The Chief End of Man
We continue Jesus’ instructions to the seventy-two other disciples that he sent to cities that he would visit before his passion. In a way, their task was like that of John the Baptist in that they were to prepare these cities for the coming of Jesus. The same could be said for us as we are to prepare and thereby warn the world of the second coming of our Lord through witness and godly living.
But after telling these disciples to wipe the dust off their feet of those cities that refused their witness, Jesus then names specific cities that had not repented at his preaching despite the mighty works he had done there, which reminds us again that the mighty works of Jesus are first and foremost signs and proofs of who he is that we might repent, and not just miracles at which we may gawk. He names cities which he had visited: Chorazin, Bethsaida, and above all, Capernaum, where he ministered to God’s people. Even pagan cities such as Tyre and Sidon would have repented, even Sodom! Sometimes we just don’t realize how relaxed and casual we are when we hear God’s word. And, as in the Gospel of John, we hear the same recurring theme, “The one who hears you hears me, and the one who rejects you rejects me, and the one who rejects me rejects Him who sent me” (italics added).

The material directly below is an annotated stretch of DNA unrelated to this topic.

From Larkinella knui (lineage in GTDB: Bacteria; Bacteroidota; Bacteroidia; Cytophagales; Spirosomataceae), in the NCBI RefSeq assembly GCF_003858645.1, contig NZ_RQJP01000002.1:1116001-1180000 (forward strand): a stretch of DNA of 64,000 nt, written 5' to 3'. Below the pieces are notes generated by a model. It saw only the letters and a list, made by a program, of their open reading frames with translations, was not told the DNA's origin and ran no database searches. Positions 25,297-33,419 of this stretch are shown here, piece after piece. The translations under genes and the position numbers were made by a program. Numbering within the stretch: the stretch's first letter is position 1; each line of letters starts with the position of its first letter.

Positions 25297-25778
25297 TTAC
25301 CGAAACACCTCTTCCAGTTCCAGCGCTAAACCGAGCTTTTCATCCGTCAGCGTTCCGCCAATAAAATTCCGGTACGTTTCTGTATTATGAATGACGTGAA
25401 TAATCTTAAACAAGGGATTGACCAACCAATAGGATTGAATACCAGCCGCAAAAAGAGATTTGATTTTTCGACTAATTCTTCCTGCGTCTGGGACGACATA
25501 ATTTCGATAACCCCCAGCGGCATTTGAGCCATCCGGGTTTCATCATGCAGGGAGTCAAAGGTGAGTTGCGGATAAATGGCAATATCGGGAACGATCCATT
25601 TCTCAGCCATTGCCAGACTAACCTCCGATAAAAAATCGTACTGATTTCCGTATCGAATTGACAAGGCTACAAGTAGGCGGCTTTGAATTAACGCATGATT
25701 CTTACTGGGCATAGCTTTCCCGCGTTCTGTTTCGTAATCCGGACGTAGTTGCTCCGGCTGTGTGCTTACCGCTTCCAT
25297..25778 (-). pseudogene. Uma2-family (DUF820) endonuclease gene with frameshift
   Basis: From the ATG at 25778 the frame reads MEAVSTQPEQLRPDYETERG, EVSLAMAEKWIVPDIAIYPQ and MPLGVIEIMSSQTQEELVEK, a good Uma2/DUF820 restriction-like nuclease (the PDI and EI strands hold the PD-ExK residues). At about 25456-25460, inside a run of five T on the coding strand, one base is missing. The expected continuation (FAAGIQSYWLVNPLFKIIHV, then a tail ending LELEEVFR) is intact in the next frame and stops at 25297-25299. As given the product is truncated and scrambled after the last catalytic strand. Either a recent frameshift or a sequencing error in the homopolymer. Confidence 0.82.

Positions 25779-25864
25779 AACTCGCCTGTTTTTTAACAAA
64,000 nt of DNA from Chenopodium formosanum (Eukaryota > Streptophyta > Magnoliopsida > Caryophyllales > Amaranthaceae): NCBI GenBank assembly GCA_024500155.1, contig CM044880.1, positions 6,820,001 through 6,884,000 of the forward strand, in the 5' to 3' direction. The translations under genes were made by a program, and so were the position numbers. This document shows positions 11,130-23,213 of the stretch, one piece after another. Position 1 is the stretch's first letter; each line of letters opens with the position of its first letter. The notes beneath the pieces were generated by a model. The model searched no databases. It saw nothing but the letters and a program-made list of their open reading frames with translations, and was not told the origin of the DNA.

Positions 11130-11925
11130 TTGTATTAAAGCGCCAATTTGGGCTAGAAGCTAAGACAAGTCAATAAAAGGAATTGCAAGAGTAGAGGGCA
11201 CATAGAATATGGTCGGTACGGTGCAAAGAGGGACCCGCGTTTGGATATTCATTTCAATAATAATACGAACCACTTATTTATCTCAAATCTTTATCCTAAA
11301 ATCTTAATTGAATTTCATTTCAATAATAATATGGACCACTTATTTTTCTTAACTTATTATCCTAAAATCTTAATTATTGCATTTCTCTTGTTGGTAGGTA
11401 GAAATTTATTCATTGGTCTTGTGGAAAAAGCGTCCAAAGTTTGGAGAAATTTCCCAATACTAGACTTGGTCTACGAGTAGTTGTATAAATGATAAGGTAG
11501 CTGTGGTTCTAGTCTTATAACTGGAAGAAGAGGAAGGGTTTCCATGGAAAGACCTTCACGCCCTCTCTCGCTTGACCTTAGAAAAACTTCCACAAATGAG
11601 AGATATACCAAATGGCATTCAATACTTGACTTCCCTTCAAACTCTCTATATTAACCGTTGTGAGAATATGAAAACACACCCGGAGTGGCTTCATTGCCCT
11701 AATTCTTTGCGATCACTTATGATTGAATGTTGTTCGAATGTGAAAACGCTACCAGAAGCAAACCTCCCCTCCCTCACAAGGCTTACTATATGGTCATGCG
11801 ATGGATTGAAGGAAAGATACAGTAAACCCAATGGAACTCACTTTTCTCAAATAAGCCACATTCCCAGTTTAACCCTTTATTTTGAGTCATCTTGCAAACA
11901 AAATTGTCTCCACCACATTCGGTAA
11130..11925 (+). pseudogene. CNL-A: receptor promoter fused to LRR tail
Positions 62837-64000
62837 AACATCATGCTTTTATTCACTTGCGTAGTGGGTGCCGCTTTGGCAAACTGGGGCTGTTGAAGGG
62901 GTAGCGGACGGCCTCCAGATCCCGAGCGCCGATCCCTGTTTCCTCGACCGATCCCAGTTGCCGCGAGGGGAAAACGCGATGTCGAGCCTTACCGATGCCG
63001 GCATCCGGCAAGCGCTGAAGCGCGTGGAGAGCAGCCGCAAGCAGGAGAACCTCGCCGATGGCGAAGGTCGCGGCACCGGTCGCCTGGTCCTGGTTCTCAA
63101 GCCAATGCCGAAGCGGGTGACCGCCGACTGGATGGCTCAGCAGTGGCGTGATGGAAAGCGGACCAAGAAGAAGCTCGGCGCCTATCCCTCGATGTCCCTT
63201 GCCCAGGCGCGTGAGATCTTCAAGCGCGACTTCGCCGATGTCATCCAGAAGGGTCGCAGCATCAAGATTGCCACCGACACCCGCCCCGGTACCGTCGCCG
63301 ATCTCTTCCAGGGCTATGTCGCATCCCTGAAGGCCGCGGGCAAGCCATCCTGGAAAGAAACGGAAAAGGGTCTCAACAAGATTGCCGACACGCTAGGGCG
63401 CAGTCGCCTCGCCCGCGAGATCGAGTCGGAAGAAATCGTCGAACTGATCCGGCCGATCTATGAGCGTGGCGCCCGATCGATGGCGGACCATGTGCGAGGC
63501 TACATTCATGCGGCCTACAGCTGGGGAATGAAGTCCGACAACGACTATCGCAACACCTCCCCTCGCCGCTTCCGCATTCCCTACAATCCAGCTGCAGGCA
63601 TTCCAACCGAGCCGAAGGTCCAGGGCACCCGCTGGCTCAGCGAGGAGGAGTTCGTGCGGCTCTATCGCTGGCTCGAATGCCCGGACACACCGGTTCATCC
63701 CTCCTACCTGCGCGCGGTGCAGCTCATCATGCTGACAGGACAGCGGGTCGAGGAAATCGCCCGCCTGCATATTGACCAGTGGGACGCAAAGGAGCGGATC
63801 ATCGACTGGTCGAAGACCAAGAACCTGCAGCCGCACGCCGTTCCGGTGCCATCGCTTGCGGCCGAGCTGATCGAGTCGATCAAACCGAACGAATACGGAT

The verses which immediately follow obviously skip some time; Scripture does this on occasion (e.g., Luke 24:50-53 skip the forty days before the ascension). But the seventy-two return saying, “Lord, even the demons are subject to us in your name!” That’s worth getting excited about. And then Jesus tells them why: He had given them authority over “serpents and scorpions, and over all the power of the enemy, and nothing shall hurt you.” And because of our Lord’s coming, his binding of Satan (Mark 3:27), and the gift of the Holy Spirit whereby he has given us authority over the devil and his schemes, Jesus beheld “Satan fall like lightening from heaven,” as the kingdom of our ancient foe was crumbling to dust under our Champion’s banner. And as wonderful as the defeat of him who held mankind under his demonic dominion – and still holds millions today – even this does not compare to having our names written in heaven. The defeat of Satan is not the goal; it is the means. The goal is residing in the kingdom of heaven, worshiping our Lord, the One who has made us for Himself. The chief end of man is to know God and enjoy Him forever, to glorify His name forever, to finally find ourselves in and with Him forever.